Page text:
How can we judge the accuracy of nondiscursive circumstantial content? If we cannot directly check out the facts, we judge the content the same way we would a long distance telephone call from a friend. Although the friend is to far away for us to seek immediate confirmation, we can ask ourselves if our friend is generally reliable, if we are hearing him clearly, and so forth. So also if one’s nondiscursive processes have generally checked out, there is a greater reason to believe them.
After specifically discussing within this framework predictions and instances involving commands, Poythress then explains how this understanding allows us to welcome extraordinary spiritual gifts without being slavishly obedient to them. He argues that the best exponent for the continuance of the gifts (Grudem) and for their cessation (Gaffin) actually are at the same place in substance since Grudem agrees that modern day gifts are not divinely authoritative, and Gaffin agrees that God can work through nondiscursive means. The main difference is simply whether the prophecy of today is that which Paul discussed in 1 Cor 12-14, or whether it is a “fallible analogue.” The other difference is that Gaffin needs to integrate more fully these modern phenomena into his theology of gifts, and Grudem needs to be more clear about the status of prophecy. But these are only practical adjustments; the substance is the same. Finally, Poythress concludes by giving accounts of extraordinary events throughout history (post-biblical times) to prove that his conclusions are not novel (94-101).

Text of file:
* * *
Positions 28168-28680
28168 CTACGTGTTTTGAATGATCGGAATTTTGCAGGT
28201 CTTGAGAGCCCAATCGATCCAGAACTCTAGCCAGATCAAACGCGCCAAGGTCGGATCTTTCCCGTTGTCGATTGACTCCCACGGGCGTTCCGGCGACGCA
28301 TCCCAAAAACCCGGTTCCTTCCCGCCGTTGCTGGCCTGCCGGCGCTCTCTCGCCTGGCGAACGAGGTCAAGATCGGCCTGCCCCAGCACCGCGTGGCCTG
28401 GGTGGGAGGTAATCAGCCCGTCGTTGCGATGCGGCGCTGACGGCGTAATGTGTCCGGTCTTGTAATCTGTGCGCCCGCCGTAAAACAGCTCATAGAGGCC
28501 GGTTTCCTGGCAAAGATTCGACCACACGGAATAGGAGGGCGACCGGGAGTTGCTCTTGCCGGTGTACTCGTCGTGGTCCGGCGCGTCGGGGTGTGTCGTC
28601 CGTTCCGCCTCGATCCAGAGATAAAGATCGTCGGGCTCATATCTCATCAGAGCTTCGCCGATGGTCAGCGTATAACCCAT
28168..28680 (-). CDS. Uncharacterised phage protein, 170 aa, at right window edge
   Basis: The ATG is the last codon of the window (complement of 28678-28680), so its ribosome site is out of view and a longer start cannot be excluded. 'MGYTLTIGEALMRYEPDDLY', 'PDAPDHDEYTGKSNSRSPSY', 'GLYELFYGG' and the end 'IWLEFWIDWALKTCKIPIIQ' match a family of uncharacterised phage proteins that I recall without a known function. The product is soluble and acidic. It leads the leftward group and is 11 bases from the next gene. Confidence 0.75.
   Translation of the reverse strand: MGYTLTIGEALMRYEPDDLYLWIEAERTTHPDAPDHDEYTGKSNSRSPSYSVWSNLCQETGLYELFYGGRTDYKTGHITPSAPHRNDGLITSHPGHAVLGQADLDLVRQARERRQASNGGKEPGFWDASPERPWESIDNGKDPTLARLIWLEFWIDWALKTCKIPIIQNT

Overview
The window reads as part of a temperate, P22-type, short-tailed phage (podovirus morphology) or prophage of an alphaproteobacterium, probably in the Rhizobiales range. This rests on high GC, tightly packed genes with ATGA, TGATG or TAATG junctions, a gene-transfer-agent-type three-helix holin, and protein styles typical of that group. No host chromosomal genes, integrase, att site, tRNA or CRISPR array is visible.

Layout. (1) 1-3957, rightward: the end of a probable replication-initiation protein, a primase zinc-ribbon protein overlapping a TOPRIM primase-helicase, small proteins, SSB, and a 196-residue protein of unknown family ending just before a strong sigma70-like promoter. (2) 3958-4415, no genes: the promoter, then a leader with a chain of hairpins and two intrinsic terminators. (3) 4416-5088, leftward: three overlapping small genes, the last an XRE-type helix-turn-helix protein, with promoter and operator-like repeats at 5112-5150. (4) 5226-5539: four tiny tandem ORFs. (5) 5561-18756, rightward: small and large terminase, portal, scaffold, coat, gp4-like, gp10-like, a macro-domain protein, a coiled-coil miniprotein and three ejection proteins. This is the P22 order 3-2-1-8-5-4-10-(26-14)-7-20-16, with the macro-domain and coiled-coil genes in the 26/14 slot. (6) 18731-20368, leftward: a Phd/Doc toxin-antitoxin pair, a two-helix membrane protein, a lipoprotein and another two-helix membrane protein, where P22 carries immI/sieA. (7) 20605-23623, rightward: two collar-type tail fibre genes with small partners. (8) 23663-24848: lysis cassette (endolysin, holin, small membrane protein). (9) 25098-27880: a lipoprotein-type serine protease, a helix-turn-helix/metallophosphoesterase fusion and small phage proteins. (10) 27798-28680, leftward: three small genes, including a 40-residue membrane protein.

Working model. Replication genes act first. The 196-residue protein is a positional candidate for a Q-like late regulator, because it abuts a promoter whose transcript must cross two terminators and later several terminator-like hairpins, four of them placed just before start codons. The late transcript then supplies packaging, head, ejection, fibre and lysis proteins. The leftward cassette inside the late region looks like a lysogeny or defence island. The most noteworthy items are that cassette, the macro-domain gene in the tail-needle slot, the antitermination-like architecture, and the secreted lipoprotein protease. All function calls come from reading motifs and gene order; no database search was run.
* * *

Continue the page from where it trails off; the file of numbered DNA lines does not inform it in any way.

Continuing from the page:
In sum, Poythress has sought to provide us with a framework that affirms the work of God in modern day nondiscursive events while still upholding the sufficiency and finality of Scripture.
Poythress, Vern S. “Modern Spiritual Gifts Analogous to Apostolic Gifts: Affirming Extraordinary Works of the Spirit Within Cessationist Theology.” Journal of the Evangelical Theological Society 39/1 (March 1996): 71-101.
Critique — done well — is a gift to the one being criticized. We should welcome the opportunity to have our thinking corrected and clarified. We see through a glass dimly, and God has gifted the church with teachers who often see things more clearly than we do at present. In God’s providence and through the gift of common grace he may also use unbelievers to critique our views, showing our logical mistakes or lack of clarity.